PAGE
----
2. The battery "rack" loosens up. Next time you're at the hardware store buy a small handful of 1/4" "split" lock washers, 2 cents each. Anything that loosens up add one of these and re tighten.
3. The chain has de-linked 3 times, under "loaded" radical shifting, one side of a link has separated, pressed back together with pliers. Finally replaced with repair link, (Master link), no problems since.
Will try to keep everyone updated.
EZIP ENGINEERING 101
700 mile update!
After 100++ charge-discharge cycles my batteries have finally given out, noticeably decreased speed after a couple miles. Battery pack comes apart easily, 5 screws, very tightly packed with 2-10ah batteries and several wires. Extreme care must be taken when reassembling pack, wire placement is slightly difficult-tricky, many wires and very little room. The most annoying problem was that the wire connectors were also soldered to the battery terminals, required a very powerful soldering iron and see-saw tension to remove. Being this late in the season I decided to take the cheap way out and replace with the cheap, and easily available 12v 7ah batteries. $30 for a pair, shipping included. Installed easily, lots of room, almost an inch shorter than the 10ah batteries. Top speed is slightly less, about 15-16mph on the level with a 200 pounder on-board, no pedaling, but worth it, for the price.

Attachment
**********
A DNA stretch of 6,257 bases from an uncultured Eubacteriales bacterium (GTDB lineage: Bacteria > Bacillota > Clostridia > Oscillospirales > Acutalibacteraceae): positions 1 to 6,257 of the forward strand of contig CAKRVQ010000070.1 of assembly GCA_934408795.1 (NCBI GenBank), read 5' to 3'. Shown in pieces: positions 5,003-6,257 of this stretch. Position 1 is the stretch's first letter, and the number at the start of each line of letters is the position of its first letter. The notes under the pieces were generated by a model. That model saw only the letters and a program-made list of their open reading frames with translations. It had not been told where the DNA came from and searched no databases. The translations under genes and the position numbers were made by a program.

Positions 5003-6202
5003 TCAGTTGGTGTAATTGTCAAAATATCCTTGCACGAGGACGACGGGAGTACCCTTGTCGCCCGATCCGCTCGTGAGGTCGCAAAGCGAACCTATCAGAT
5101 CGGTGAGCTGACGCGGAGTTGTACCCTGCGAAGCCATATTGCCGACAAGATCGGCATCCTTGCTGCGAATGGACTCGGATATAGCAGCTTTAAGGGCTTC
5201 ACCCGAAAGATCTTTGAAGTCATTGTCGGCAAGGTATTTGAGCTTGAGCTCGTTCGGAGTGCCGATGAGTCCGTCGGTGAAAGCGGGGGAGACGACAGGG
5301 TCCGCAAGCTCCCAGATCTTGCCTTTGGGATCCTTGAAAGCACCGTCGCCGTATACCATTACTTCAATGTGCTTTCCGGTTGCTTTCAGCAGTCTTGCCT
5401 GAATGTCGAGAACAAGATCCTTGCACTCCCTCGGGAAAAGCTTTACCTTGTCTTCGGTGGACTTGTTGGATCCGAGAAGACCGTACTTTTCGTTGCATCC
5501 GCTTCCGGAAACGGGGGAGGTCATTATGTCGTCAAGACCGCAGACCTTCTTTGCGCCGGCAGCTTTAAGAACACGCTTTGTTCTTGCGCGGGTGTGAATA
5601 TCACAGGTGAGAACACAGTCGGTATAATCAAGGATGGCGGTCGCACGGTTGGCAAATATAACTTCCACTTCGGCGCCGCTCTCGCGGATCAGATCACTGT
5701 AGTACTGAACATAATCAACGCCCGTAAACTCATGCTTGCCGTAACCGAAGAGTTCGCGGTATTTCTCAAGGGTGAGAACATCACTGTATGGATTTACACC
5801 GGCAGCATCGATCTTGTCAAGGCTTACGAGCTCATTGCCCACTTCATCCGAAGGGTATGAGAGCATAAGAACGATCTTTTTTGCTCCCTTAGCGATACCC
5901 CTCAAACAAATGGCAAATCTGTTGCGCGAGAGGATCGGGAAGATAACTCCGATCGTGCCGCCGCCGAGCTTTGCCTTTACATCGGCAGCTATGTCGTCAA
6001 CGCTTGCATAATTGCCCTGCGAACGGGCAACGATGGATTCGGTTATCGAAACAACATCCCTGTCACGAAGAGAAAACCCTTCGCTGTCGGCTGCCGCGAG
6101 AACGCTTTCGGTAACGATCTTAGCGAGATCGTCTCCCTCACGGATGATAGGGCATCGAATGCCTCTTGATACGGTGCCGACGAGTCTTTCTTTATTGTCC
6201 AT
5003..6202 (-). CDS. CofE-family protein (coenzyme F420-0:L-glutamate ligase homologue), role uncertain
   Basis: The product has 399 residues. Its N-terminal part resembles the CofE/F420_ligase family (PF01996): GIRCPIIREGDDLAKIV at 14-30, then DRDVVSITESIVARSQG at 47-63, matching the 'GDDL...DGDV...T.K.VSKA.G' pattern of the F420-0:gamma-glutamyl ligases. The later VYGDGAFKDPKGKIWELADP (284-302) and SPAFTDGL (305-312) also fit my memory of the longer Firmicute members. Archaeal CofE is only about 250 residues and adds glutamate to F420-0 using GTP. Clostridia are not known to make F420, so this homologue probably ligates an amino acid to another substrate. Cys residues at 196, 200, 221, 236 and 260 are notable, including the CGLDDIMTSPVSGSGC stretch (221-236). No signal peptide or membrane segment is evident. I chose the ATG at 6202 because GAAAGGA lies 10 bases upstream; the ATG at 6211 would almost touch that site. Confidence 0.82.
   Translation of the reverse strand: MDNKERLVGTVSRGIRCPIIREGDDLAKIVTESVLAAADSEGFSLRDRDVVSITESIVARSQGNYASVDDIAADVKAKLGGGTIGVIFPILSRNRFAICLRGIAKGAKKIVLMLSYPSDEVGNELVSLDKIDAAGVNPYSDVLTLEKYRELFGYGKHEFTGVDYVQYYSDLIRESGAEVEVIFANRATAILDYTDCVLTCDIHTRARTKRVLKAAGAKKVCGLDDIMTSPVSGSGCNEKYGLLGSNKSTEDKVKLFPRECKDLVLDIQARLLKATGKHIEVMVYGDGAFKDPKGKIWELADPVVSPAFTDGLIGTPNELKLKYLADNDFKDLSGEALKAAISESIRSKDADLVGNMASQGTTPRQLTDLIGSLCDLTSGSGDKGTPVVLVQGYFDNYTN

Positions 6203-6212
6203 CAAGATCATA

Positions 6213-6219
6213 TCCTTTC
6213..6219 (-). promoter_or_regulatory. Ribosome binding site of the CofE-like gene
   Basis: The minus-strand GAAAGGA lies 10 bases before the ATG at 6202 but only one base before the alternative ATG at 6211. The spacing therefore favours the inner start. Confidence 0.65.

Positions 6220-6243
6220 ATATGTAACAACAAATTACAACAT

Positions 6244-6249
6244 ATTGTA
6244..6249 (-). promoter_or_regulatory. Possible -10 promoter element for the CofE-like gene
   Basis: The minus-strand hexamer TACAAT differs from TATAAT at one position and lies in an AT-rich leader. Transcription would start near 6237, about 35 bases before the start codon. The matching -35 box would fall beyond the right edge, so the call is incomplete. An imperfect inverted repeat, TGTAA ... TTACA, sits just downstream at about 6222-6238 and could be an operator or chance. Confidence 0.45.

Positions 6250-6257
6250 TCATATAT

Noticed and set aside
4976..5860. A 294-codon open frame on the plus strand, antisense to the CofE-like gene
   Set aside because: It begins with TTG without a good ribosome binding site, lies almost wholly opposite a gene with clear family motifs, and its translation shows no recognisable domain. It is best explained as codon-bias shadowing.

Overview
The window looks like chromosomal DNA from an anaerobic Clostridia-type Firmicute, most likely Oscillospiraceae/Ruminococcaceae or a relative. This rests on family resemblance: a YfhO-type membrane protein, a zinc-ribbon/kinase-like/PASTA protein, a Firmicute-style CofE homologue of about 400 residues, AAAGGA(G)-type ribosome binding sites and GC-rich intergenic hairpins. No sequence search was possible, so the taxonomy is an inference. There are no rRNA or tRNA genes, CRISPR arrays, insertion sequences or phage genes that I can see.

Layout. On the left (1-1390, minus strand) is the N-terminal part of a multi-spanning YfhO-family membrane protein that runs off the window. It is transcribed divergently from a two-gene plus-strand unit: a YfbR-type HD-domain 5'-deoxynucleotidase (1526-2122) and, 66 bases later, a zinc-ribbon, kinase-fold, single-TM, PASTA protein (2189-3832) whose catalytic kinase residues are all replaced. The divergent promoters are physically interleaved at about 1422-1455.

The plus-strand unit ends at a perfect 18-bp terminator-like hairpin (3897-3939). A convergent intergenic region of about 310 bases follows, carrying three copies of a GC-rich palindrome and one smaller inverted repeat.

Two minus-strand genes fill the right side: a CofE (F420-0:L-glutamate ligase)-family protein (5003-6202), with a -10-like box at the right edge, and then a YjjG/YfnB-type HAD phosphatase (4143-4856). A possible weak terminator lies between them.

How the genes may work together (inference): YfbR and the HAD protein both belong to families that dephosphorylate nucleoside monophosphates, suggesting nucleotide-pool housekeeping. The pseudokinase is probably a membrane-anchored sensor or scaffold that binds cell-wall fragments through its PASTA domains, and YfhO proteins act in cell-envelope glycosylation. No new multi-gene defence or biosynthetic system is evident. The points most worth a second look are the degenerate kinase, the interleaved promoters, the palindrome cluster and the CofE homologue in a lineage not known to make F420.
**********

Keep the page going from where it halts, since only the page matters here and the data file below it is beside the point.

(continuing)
Over the winter I plan on proper maintenance and upgrades.
1. Proper 10ah battery replacement.
2. Alternate 36 volt power supply. 3 thin 12v 10ah batteries secured inside the frame and connected to the terminals in the second battery pack slot. That way I'll be able to switch between legal 18mph mode and "'illegal", if I get caught, 36v 27mph mode.
3. All bearing, chain and motor lubrication.
4. If I get ambitious, Quality rear tire w/puncture resistant tube.
5. New front wheel with quality disk brake.
EZIP ENGINEERING 101
1000 mile report - update
Finally hit the 1000 mile mark. Just in time, the cold & snow has settled into upstate New York. Time to hang up my bike till spring. No complaints except that I found out that @ 25 mph snowflakes hurt when they hit your eyeballs.
My major update, since my 700 mile update, is that I upgraded to 36 volt. All my reports use a carefully calibrated speedometer, tires inflated to maximum pressure (65 lb.+) and reflect a 200 lb. rider. The OEM 24v configuration motivated me at approximately 16 mph, 36v approx. 23 mph.
36 volt upgrade
Before committing to 36v I had to test, of course. My major concerns were flexibility and simplicity.
My first testbed:
I found a toolbox that fit 3 12v 11ah batteries perfectly, Home Depot $5.99, yes, added a fusible link, for safety:
Keeping flexibility as my main priority I staged refinements:
36 volt benefits!
1. Love the speed increase!
2. Love the range increase, almost 50% further per charge.
36 volt detractions!
(2010 Note! Newer models require "controller" upgrade, for 36v")
1. Gearing prevents pedaling at much past 20 mph, the electric assist bike becomes a electric bike, pedals are only usable for getting started, partial throttle or going up steep hills.
2. The bike seemed to produce a worrisome noise, a harmonic oscillation at about 21 - 22 mph, sounds fine at slower and faster. Either it diminished or I got used to it, don't notice it now.